NEW research by RSPB shows that moorlands supporting a greater variety of vegetation types at different heights maximises the abundance of a wide range of bird species.
Creating and maintaining this diversity of habitats depends on active management with livestock grazing playing an important role. Simply maximising heather cover, a long-held and often key conservation objective in the uplands, is unlikely to benefit a wide range of birds.
In recent years, moorland birds such as snipe, golden plover, curlew, skylark and wheatear, have undergone significant declines in their numbers across large swathes of our uplands. One of the suggested causes for this has been reductions in heather cover due to high grazing pressure from sheep and deer.
However, the new study by RSPB researchers, which monitored 85 moorland sites in southern Scotland and northern England, found that only two of nine characteristic moorland species monitored – red grouse and stonechat – preferred blanket heather cover. It indicates that the loss of moorland heather cover in itself does not lead to a widespread reduction in the abundance of most bird species, as previously suggested.
The findings suggest that management to improve moorland bird communities should aim to promote habitat diversity within the moorland landscape, through appropriate grazing and burning regimes. RSPB believes that this would bring about a mosaic of moorland vegetation cover and would maintain a greater number of bird species in this habitat.
Dr James Pearce Higgins, a research biologist with RSPB, said: “Since the Second World War, there has been roughly a 25 percent reduction in heather cover on moorland brought about by new forestry plantations and conversion to grassland as a direct result of high grazing pressure. A number of agri-environment schemes were set up to try to reverse this decline, and increase heather cover but our findings show that that placing too much emphasis on maximising heather cover at the expense of a more diverse landscape may be detrimental to upland bird species. For example, one of our most characteristic upland birds, the golden plover, may be four times as common where extensive areas of short, open vegetation, such as that maintained by appropriate grazing and burning levels, exists.”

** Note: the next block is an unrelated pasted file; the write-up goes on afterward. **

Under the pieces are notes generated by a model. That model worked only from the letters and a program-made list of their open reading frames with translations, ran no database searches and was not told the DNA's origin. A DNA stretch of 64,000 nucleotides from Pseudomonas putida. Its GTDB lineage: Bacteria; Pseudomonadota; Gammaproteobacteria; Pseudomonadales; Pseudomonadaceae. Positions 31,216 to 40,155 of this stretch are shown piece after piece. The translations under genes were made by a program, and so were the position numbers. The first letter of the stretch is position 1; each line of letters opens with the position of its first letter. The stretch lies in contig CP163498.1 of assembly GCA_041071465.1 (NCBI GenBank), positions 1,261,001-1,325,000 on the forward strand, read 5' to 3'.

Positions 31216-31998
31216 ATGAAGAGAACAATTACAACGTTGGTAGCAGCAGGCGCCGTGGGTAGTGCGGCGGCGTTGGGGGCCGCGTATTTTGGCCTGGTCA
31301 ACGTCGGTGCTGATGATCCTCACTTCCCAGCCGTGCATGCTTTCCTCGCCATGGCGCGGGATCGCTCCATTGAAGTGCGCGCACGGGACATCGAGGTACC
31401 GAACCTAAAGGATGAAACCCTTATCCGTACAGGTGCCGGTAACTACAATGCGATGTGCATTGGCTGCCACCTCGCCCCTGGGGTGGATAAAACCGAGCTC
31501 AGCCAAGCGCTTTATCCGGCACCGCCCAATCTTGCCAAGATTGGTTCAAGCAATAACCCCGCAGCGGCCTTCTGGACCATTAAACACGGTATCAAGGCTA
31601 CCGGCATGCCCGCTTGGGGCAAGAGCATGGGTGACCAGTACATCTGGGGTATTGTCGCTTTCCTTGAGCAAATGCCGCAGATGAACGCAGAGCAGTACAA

RSPB is concerned that current government proposals, contained within the consultation on the Scottish Rural Development Programme (SRDP), could result in significant future declines in livestock numbers in these areas. Since the latest round of CAP (Common Agricultural Policy) reforms has decoupled subsidy payments from production, it has become even more economically unattractive to maintain livestock in many areas of rural Scotland. If the SRDP proposals are carried out, RSPB believes that it would deal a further blow to keeping livestock in remoter and more environmentally sensitive parts of the country. As a result, the grazing that helps maintain the mosaic of vegetation on moorland habitats could be reduced, and the bird diversity could threatened.
Duncan Orr Ewing, head of species and land management at RSPB in Scotland, said: “ It is crucial that reform of the Less Favoured Area subsidies in particular acknowledges the importance of an extensive mix of livestock, both cattle and sheep, to maintain wildlife habitats in the uplands. These environmental benefits should be supported by public incentives.”